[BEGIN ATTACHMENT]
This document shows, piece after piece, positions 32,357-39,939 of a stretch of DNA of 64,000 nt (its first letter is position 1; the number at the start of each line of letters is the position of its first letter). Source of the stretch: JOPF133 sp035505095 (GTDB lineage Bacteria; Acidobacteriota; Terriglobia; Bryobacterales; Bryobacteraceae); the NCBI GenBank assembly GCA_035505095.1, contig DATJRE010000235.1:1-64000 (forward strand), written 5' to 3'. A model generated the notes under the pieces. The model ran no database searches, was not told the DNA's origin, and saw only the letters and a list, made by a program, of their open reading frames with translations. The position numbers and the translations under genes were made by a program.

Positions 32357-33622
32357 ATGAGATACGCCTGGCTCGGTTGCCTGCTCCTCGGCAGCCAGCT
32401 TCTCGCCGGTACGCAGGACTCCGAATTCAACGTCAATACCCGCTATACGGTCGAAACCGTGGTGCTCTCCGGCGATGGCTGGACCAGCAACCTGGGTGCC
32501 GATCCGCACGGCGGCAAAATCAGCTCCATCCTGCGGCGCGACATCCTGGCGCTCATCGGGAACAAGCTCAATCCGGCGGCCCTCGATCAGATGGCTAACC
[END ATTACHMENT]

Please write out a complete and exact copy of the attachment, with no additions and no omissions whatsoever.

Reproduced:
This document shows, piece after piece, positions 32,357-39,939 of a stretch of DNA of 64,000 nt (its first letter is position 1; the number at the start of each line of letters is the position of its first letter). Source of the stretch: JOPF133 sp035505095 (GTDB lineage Bacteria; Acidobacteriota; Terriglobia; Bryobacterales; Bryobacteraceae); the NCBI GenBank assembly GCA_035505095.1, contig DATJRE010000235.1:1-64000 (forward strand), written 5' to 3'. A model generated the notes under the pieces. The model ran no database searches, was not told the DNA's origin, and saw only the letters and a list, made by a program, of their open reading frames with translations. The position numbers and the translations under genes were made by a program.

Positions 32357-33622
32357 ATGAGATACGCCTGGCTCGGTTGCCTGCTCCTCGGCAGCCAGCT
32401 TCTCGCCGGTACGCAGGACTCCGAATTCAACGTCAATACCCGCTATACGGTCGAAACCGTGGTGCTCTCCGGCGATGGCTGGACCAGCAACCTGGGTGCC
32501 GATCCGCACGGCGGCAAAATCAGCTCCATCCTGCGGCGCGACATCCTGGCGCTCATCGGGAACAAGCTCAATCCGGCGGCCCTCGATCAGATGGCTAACC